Item description for Windows PowerShell in Action by Bruce Payette...
PowerShell replaces cobbled-together assemblies of third-party management tools with an elegant programming language and a powerful scripting shell for the Windows environment. In the tradition of Manning's ground breaking "In Action" series, this book comes from right from the source. Written by Bruce Payette, one of principal creators of PowerShell, Windows PowerShell in Action shows you how to build scripts and utilities to automate system tasks or create powerful system management tools to handle the day-to-day tasks that drive a Windows administrator's life. Because it's based on the .NET platform, PowerShell is also a powerful tool for developers and power users.
Windows PowerShell in Action was written by Bruce Payette, one of the founding members of the Windows PowerShell team, co-designer of the PowerShell language and the principal author of the PowerShell language implementation. The book enables you to get the most out of the PowerShell environment. Using many examples, both small and large, this book illustrates the features of the language and environment and shows how to compose those features into solutions, quickly and effectively.
This book is designed for anyone who wants to learn PowerShell and use it well. Rather than simply being a book of recipes to read and apply, this book gives you the deep knowledge about how PowerShell works and how to apply it.
Promise Angels is dedicated to bringing you great books at great prices. Whether you read for entertainment, to learn, or for literacy - you will find what you want at promiseangels.com!
Est. Packaging Dimensions: Length: 9" Width: 7.3" Height: 1.2" Weight: 2.05 lbs.
Release Date Feb 5, 2007
Publisher Manning Publications
ISBN 1932394907 ISBN13 9781932394900
Reviews - What do customers think about Windows PowerShell in Action?
A master piece, great read and excellent content Jul 17, 2008
I am reading many books about software development. This one is by far the best computer book that I've ever read. It starts of with the basic building blocks of powershell and ends with the Great finale of putting it all together. Wow, wow and wow. It's a feast.
By the way, I love Powershell.
The Powershell Bible Mar 24, 2008
This is the only Powershell book you will ever need - until 2.0 comes out anyhow. Even then, this book builds the groundwork for using Powershell to automate all types of tasks and will be usable far into the future. I've used it to write a couple of Powershell applications so far and it's been worth every penny I paid already. After years of scripting in Windows shell, Perl, and some brief work with VBScript, Powershell is the way to go and this is the guide you need for it.
Just not that helpful Mar 2, 2008
I purchased this book with high hopes based on the other glowing reviews to get started with powershell. The book covers the basic language pretty well, maybe it's because I am a beginner with powershell, but when I attempt to actually get something done with powershell, the book just doesn't have the answers. Beginners and task oriented people should look elsewhere and avoid this book.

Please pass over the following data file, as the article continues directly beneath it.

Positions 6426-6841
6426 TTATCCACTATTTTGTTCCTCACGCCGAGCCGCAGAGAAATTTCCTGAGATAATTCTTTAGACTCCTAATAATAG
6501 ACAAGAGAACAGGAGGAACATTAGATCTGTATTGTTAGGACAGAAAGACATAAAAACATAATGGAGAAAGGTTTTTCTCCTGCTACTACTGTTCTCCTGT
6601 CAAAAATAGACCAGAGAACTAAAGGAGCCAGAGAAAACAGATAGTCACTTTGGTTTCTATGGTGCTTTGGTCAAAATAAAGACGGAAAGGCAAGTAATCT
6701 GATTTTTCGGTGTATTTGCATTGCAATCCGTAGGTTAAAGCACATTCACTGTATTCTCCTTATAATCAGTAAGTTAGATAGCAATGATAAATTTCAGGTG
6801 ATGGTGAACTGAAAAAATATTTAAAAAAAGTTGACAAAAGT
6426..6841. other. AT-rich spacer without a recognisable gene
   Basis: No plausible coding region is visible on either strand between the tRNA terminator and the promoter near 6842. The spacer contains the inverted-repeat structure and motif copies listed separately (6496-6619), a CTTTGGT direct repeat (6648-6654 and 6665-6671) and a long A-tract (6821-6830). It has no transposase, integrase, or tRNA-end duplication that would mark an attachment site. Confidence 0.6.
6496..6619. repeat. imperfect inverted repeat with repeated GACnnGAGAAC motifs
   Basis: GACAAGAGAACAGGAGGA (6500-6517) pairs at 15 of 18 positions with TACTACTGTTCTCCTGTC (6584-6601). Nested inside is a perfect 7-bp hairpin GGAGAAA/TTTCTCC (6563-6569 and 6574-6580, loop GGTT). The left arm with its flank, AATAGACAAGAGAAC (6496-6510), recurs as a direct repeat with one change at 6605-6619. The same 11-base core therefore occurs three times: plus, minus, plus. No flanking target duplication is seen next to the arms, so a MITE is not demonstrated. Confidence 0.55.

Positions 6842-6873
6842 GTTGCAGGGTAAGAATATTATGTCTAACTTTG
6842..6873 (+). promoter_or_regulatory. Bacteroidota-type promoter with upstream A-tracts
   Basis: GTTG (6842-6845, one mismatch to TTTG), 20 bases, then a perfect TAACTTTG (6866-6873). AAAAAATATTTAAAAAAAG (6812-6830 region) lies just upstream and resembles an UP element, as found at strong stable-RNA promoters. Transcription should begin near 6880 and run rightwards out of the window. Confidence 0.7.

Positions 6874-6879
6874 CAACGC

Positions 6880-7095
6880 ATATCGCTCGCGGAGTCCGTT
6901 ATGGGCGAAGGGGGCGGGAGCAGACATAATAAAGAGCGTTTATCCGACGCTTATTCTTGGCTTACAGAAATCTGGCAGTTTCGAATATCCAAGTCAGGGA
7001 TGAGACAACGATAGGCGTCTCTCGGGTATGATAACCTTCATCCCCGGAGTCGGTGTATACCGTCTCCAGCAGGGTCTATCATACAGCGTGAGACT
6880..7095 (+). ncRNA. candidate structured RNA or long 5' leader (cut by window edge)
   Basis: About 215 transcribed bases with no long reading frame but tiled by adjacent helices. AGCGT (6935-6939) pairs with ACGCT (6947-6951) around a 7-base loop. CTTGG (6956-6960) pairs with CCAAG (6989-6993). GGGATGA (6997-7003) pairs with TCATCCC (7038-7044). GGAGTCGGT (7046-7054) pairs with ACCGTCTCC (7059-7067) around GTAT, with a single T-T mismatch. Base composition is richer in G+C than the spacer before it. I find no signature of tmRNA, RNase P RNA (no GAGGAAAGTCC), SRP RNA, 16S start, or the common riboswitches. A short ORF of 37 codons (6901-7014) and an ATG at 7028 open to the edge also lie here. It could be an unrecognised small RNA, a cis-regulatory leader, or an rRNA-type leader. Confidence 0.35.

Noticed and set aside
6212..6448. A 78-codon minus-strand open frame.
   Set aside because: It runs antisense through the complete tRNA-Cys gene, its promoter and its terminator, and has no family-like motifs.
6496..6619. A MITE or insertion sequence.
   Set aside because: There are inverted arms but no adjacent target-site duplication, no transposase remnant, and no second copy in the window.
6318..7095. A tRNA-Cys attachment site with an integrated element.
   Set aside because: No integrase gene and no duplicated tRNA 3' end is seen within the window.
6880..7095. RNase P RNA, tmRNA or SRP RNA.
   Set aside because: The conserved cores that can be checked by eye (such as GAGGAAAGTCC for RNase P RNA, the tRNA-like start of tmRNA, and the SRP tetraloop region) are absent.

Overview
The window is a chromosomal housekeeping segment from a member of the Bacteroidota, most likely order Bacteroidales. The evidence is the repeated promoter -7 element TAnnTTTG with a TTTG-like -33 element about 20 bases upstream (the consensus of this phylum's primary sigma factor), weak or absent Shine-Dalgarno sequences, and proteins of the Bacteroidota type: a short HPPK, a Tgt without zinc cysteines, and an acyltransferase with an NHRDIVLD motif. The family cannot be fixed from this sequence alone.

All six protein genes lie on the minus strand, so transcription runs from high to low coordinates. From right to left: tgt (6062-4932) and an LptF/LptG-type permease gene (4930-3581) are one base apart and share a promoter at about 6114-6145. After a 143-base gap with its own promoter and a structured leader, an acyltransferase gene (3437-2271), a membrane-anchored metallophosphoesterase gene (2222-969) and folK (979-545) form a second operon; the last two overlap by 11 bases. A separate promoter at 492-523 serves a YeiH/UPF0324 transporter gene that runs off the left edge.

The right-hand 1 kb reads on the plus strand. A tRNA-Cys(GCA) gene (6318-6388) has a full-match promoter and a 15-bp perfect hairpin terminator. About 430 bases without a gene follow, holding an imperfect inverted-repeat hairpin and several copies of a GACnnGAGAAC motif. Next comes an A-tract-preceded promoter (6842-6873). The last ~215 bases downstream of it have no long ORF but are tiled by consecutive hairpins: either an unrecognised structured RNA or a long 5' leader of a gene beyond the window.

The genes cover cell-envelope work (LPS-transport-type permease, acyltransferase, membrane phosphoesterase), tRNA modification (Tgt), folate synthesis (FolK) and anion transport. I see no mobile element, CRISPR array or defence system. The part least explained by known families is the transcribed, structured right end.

Not a book for Power Shell Beginners. Feb 14, 2008
This guy maybe be a Guru at PowerShell but this book is not beginner friendly at all. If you have been scripting for years then this may well be the "definitive guide". However, if you are a Windows System Administrator who tends to script from time to time to solve basic problems then this is book is absolutely not for you. I got better examples and information from the guide that came with powershell and webcasts on powershell that are on the microsoft technet site, than I got from this book. Once again its probably great for a developer or an person with scripting experience but its of little value for a beginner Sorry Bruce :( I had high hopes for the book based on all the other stellar reviews.
Good book from a master, but... Jan 6, 2008
This book is written by a self-admitted geek expressly for geeks. Being a geek myself I rate it highly for content. However, Administrators should bypass it. There are few administrators or programmers that need to know "Why" something was done. There is too much information in this world to absorb and reading this book contributes to that. Plus, practical things like profiles and snapins are not even mentioned (I didn't find them while reading it, but if they are there it emphasizes the following point).
I disagree that it can be used a a reference, except by an occaisonal geek. It would take too long to find anything related to your daily problem even though it is probably there. Few publishers know how to organize and display technical data so that after it is read it can be found again. There are silly things like showing the wrong way to do things. Who needs that in a reference book since you may copy it without checking if it works? A true reference book defines every (well at least the most useful) command/parameter nuances and tells you what you can't find in the normal documentation. Another book I own, Professional Windows PowerShell comes far closer to being a reference, and is a better book for a general programmer.